‘I am dead against it,’ says Alan Couzens, who has lived near the McGuinnesses’ house for 20 years. ‘This is all about planners not protecting the character and integrity of an estate with covenants on it — simply because the council wants to meet its targets for new homes.’

The McGuinnesses want to build two houses so that Mrs McGuinness can look after her parents.

‘Following an accident my father had, we would like them to be here so we can keep an eye on them and help them out,’ says Emma, who is now a hot yoga and Pilates teacher in five nearby locations.

But that doesn’t wash with the neighbours, one of whom said it amounted to ‘tosh’.

Emma McGuiness (pictured) and her husband moved to The Ridgeway, a sought-after private road 200 yards or so off Oxshott’s main street, a decade ago

The fall-out has been divisive and shines a light on day-to-day life in leafy Oxshott, about 40 minutes from London.

In his statement to Central London County Court, Mr McGuinness said he and his wife, who moved to The Ridgeway ten years ago, have been ‘shunned and ostracised’ and ‘lost touch’ with their neighbours during an ‘extremely difficult’ two years.

We were involved in Christmas and summer gatherings with all our neighbours. This has since ceased with us not being invited to any further events arranged by them,’ Mr McGuinness told Judge Simon Monty.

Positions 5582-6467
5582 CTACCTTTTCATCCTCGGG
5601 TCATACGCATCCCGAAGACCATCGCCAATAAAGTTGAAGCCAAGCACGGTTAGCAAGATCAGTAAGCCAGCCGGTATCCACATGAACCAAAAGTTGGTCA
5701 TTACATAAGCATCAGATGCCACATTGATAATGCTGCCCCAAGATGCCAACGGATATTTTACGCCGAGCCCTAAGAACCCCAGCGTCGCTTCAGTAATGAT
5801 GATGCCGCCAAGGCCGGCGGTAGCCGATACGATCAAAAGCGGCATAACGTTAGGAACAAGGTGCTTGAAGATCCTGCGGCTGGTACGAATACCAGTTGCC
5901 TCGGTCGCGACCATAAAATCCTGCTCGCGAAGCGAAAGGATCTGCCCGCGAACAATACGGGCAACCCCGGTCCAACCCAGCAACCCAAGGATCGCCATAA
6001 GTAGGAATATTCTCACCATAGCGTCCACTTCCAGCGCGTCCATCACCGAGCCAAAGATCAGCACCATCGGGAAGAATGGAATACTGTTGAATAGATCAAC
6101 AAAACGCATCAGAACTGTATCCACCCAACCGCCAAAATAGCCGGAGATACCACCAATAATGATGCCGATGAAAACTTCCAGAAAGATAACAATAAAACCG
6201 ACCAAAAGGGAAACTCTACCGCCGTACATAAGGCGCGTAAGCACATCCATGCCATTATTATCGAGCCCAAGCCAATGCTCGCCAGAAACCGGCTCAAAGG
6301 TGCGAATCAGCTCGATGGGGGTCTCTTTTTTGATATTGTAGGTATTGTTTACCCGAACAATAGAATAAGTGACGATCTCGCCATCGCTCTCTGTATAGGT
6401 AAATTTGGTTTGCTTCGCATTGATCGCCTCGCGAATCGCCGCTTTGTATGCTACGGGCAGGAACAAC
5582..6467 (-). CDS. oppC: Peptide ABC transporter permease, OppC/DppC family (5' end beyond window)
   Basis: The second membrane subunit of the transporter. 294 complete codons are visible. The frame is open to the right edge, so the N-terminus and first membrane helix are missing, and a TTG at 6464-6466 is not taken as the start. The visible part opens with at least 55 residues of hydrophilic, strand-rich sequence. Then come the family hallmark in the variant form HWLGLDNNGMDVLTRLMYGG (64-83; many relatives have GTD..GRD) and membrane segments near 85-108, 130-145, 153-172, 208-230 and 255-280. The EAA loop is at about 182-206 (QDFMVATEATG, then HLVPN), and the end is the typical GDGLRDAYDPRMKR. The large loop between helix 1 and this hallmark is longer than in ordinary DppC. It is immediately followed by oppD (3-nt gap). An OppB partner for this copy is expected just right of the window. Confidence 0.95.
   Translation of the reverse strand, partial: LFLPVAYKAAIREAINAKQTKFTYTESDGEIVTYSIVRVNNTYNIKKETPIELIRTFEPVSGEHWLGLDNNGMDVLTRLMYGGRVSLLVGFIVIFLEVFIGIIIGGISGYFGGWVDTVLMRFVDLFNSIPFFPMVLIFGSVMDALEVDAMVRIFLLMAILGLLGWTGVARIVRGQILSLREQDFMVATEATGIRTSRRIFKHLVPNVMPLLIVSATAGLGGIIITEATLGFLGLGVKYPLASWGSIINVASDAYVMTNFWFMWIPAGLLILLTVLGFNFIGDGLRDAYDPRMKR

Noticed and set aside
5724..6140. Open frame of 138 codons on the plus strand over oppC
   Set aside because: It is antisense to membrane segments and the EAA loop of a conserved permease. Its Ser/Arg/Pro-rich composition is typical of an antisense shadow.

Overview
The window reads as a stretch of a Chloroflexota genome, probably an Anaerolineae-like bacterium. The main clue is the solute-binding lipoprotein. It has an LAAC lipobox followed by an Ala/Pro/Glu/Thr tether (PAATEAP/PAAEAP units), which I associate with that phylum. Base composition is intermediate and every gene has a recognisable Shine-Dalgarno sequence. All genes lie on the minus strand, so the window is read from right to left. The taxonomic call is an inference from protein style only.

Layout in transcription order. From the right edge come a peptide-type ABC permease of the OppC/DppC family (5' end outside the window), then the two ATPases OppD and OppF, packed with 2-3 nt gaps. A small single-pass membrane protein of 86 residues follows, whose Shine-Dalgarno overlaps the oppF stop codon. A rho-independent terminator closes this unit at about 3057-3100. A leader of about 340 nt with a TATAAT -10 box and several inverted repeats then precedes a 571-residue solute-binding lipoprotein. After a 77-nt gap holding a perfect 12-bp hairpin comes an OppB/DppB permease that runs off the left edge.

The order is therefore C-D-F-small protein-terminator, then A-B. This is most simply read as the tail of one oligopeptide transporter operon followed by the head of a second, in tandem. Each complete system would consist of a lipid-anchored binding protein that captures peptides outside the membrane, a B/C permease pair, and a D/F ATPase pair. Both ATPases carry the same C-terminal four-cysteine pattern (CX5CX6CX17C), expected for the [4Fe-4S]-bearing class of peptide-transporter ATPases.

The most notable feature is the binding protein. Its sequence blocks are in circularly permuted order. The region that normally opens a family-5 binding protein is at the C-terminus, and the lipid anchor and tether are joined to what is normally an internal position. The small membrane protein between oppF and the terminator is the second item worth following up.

‘What I’m talking about is things like Emma no longer being part of the wine society and not mixing like she did — not having conversations at the gate and not having summer picnics with people.’

Indeed, one neighbour says: ‘Whatever happens, Emma will not be allowed to return to the wine society. That’s how seriously we take this matter.’

Another fumes: ‘Never mind wine, we wouldn’t have her over for Pimm’s. We’re not being Nimbies, we just don’t want all this noise and dust. We won’t allow it.’

This is a sore spot for Emma: ‘The wine club is a WhatsApp group and we would meet in the pub to have a natter and a gossip,’ she says.

The stakes are high. If Judge Monty rules in favour of the injunction, the McGuinnesses’ planning consent will be worth nothing, but the amount they will have to pay in legal fees will be huge.

One source told the Mail that they may end up with a bill of £300,000 if instructed to pay ROML’s costs — and will have to live with the thought that perhaps they should have just built one big house and installed Mrs McGuinness’s parents in a wing or linked annexe rather than holding out for two separate dwellings.